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An international collaboration of researchers from Europe and Australia identified genes associated with clinical manifestations of osteochondrosis (OCD), a condition attributable to abnormal cartilage development, in Belgian warmbloods.
Blood samples and X-rays were obtained from 407 horses and genome-wide association analyses were used to examine the entire genome of each animal comparing those found to have OCD in the fetlock, hock or stifle joints with those unaffected by the disease. Fourteen X-rays of the fetlocks, hocks and stifles were used to detect cartilage lesions in each horse and the location of their OCD lesions, if present, were recorded.
Almost 400,000 segments of DNA (called single nucleotide polymorphisms or SNPs) from 395 horses were analyzed. None of the SNPs or neighboring areas of the genome were related to osteochondrosis of the fetlock or hock, specifically. However, four SNPs on three Belgian warmblood chromosomes were significantly associated with osteochondrosis in general. Some of these are in areas known to be related to cartilage development at the cellular level. While the researchers are quick to point out other factors including nutrition, biomechanics and endocrinology are also involved in the development of osteochondrosis, these results suggest specific genes can be identified that are also associated with the development of this disease.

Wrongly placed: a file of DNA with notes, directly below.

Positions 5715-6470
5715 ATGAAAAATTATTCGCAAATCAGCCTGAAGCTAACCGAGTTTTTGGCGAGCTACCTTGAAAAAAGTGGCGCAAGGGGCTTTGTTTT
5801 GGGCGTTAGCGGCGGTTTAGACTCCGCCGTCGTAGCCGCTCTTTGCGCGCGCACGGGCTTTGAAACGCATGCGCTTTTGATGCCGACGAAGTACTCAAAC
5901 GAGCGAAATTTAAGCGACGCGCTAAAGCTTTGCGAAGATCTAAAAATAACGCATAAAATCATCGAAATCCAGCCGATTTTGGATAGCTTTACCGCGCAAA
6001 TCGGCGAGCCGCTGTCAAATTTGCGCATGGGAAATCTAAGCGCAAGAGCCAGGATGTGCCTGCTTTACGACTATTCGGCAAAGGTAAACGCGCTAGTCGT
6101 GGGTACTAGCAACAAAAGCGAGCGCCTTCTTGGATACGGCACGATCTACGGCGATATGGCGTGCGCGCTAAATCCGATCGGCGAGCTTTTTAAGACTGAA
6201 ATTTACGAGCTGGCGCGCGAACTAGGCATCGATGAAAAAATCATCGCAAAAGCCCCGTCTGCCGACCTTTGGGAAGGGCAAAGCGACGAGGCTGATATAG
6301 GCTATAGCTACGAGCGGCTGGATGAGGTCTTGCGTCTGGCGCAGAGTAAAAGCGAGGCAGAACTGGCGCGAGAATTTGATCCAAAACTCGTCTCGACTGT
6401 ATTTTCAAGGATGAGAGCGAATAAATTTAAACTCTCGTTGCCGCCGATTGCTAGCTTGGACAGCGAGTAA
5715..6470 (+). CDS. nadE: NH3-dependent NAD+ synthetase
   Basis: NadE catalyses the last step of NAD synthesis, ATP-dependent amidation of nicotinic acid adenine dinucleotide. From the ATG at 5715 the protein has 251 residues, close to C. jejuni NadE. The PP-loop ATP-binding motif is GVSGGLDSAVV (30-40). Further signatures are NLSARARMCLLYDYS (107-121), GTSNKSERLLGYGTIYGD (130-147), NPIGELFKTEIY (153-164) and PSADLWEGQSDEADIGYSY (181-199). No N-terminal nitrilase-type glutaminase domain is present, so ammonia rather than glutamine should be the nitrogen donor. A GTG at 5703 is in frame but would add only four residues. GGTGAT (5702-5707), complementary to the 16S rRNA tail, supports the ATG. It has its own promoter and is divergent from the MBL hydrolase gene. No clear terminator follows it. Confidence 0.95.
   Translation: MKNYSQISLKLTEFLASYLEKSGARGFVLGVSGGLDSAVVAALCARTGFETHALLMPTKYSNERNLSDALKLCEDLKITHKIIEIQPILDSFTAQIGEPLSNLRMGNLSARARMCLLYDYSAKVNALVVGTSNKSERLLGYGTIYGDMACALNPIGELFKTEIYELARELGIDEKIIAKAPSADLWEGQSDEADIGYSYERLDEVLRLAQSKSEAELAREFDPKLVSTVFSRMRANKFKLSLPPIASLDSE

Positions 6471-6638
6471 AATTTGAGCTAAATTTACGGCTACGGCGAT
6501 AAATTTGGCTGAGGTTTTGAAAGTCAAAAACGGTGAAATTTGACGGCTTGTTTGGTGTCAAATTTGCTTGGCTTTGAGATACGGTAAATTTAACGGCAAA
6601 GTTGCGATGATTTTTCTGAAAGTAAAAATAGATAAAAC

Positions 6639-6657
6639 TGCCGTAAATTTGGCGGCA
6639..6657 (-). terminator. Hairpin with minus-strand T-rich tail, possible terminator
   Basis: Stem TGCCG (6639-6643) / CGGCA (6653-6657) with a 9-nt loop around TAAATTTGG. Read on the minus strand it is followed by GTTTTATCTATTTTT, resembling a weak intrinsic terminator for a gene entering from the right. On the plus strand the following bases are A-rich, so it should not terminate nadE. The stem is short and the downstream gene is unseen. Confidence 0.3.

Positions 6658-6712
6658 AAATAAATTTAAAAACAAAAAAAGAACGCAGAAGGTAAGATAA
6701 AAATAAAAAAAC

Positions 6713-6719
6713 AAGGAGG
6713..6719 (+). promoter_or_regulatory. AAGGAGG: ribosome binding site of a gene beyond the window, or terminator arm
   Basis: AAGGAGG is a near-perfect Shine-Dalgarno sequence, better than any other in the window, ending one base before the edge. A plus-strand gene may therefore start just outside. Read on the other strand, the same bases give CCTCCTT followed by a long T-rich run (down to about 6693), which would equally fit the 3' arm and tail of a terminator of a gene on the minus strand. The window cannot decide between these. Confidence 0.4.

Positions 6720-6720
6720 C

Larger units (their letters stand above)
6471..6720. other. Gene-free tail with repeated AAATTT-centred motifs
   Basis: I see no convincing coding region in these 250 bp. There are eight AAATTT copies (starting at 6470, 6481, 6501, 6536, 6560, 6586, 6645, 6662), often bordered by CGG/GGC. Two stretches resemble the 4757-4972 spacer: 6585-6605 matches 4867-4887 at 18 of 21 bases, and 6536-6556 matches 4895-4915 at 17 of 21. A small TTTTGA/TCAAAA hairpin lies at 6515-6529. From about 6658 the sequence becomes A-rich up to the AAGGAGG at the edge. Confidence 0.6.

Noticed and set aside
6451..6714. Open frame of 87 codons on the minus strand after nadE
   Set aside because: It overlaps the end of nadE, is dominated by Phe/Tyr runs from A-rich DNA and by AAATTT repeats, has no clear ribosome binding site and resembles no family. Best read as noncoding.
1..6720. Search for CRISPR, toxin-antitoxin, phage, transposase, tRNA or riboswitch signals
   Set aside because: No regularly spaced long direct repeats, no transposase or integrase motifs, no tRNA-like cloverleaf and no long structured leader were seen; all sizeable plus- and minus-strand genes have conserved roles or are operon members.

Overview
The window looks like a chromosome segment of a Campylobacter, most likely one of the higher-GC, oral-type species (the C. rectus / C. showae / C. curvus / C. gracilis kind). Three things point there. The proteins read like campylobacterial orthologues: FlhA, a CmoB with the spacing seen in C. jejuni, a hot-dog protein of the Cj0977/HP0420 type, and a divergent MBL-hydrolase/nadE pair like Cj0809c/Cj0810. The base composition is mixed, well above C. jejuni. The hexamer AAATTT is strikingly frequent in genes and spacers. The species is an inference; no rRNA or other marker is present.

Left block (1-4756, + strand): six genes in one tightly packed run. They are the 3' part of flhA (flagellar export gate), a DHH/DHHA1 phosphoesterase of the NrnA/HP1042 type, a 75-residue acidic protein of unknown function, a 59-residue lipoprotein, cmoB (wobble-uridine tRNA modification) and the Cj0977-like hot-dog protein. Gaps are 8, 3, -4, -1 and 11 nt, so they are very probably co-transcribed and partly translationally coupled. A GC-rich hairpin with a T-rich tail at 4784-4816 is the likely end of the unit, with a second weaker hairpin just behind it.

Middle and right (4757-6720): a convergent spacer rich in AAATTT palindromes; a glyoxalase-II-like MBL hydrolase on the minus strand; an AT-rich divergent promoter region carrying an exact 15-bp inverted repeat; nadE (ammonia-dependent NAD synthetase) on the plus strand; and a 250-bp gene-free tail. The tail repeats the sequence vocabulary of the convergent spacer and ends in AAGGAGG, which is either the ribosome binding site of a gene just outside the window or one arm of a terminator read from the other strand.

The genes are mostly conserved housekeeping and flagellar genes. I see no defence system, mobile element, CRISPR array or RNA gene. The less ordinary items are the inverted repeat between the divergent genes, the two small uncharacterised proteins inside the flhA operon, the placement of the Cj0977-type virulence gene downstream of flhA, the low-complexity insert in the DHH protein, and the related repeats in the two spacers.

The authors suggest that more work is needed to understand how these genes influence the occurrence of osteochondrosis and how this may vary between breeds.
— Drabbe A et al. JEVS 2022;103870